The conscious alternative is a constant, deliberate practice of forgiveness. Forgiving is not always the “natural” thing to do, but it is virtually always the right thing to do. Even if our partners hurt us so much that we need to take a distance from them to safeguard our emotional safety, nevertheless, when the time is ripe, we should be ready to let forgiveness blossom.
Forgiving helps both people involved grow and heal, and it represents the only solid opportunity for positive change. We should all train ourselves in forgiveness, and relationships offer a perfect arena for such training.
Forgiveness is a beautiful practice that creates harmony in the relationship and fosters the possibility of growth and healing for everyone involved.
Intimate relationships are potentially painful, and therefore offer a fertile ground for blame. One of the landmarks of conscious intimate life is relating to each other as autonomous and responsible individuals. This means, among other things, taking responsibility for one’s own happiness and well-being. We relate to our partners in order to enrich each other’s life rather than to find completion. It is an important distinction that allows a powerful shift in one’s perception of love and relationships. Blame gets tossed out of the picture, and is replaced by support and loving care.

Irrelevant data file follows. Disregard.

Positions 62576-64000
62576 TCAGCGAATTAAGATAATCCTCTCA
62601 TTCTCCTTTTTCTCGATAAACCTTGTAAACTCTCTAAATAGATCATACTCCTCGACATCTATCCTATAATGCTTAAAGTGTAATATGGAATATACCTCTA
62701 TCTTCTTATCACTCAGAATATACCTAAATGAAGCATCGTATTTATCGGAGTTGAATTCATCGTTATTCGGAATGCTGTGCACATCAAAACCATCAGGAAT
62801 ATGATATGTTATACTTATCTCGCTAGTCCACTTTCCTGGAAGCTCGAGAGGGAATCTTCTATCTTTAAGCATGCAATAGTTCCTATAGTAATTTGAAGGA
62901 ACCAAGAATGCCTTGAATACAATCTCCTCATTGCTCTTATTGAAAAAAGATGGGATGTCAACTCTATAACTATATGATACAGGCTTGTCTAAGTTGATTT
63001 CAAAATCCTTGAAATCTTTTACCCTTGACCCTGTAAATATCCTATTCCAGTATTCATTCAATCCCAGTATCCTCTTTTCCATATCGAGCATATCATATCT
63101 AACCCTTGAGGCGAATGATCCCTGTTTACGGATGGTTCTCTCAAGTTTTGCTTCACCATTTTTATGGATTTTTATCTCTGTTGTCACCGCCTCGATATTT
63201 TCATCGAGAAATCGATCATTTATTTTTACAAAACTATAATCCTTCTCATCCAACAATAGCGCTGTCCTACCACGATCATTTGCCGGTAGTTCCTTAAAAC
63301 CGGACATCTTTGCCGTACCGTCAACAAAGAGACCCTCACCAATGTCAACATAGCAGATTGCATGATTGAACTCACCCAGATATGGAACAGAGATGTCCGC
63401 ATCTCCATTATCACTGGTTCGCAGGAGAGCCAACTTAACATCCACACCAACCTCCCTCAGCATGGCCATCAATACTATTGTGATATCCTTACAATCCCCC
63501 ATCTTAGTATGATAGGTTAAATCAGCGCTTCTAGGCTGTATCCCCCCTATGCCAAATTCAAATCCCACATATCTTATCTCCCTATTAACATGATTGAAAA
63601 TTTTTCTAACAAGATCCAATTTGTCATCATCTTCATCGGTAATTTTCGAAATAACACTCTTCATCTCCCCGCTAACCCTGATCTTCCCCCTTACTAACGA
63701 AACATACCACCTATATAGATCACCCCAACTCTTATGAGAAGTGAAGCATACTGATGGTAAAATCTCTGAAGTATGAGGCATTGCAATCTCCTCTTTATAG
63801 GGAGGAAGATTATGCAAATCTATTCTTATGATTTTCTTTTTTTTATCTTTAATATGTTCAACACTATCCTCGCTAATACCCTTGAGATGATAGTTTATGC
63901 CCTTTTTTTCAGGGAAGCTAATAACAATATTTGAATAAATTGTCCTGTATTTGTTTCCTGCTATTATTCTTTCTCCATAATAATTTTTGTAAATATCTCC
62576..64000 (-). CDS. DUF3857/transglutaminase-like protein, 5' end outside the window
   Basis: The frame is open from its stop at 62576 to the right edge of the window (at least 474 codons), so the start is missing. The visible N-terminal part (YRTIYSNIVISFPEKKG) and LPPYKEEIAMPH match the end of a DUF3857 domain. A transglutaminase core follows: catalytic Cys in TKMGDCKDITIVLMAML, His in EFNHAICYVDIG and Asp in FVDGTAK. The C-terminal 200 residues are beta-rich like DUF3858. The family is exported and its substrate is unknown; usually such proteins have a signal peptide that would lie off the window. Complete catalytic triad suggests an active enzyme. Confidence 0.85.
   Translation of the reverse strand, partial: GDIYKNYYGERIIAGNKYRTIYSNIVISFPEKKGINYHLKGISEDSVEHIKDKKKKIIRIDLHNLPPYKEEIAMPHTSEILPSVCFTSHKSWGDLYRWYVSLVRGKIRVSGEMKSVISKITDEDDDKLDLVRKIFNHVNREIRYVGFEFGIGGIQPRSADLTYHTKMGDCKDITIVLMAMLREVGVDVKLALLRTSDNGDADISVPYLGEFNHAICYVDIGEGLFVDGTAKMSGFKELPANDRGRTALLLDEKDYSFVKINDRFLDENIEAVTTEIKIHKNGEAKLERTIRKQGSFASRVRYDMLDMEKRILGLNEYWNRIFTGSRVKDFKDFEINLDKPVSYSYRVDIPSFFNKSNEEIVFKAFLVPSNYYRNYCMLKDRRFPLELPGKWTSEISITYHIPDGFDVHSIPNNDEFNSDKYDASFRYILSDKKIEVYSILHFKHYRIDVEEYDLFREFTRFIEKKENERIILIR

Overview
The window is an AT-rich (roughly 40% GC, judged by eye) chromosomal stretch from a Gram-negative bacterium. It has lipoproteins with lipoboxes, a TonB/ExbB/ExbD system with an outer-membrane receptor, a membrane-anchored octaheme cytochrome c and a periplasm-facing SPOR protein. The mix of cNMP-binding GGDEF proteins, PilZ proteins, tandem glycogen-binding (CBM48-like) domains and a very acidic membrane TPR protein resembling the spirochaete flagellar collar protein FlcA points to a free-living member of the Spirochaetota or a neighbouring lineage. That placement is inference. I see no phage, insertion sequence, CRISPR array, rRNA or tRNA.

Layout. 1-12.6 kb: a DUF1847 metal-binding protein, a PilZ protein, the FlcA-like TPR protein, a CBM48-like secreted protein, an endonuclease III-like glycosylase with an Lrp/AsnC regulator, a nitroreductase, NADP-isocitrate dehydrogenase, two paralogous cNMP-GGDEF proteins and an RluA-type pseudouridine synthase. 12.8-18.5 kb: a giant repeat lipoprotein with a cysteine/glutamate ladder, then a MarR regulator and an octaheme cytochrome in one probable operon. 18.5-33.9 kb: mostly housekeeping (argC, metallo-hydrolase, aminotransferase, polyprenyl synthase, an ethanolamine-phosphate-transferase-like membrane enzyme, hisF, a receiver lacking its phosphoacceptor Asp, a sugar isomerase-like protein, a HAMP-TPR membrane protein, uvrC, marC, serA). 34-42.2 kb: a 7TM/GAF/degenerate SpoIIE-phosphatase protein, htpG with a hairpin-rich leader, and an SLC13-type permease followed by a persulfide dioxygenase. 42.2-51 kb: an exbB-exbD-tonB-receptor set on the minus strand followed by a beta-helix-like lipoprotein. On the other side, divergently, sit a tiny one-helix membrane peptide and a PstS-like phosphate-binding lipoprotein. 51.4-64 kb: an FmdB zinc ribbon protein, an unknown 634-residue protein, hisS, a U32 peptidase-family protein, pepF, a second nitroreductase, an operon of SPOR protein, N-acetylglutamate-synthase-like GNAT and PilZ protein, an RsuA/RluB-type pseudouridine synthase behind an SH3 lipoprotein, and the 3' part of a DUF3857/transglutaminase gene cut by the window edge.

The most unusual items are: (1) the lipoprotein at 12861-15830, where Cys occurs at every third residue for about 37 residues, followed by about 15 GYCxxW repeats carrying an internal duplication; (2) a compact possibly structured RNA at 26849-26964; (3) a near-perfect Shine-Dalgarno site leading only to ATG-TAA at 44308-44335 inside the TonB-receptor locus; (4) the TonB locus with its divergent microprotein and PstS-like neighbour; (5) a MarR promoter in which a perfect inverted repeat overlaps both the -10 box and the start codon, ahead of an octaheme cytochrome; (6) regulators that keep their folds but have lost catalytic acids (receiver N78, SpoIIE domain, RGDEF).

Self responsibility goes hand in hand with a solid practice of communication of our emotions, not because we need to blame others, but because we want to communicate those feelings to the people who matter to us.
- Growth rather than comfort
This is one of the most interesting ideas behind conscious relationships: the primary objective of intimacy is growth, not comfort. In other words, intimate relationships aren’t just a commodity or a source of affection and support, but also, and mainly, one of the main tools for personal evolution. After all, it makes sense. In our partners, we find powerful and deep mirrors. But more than that, we can shift our perspective and evaluate a relationship on the basis of whether it is making us evolve or not. In some cases, growing means putting an end to a relationship, moving on and entering the next chapter of our emotional life.
- No Drama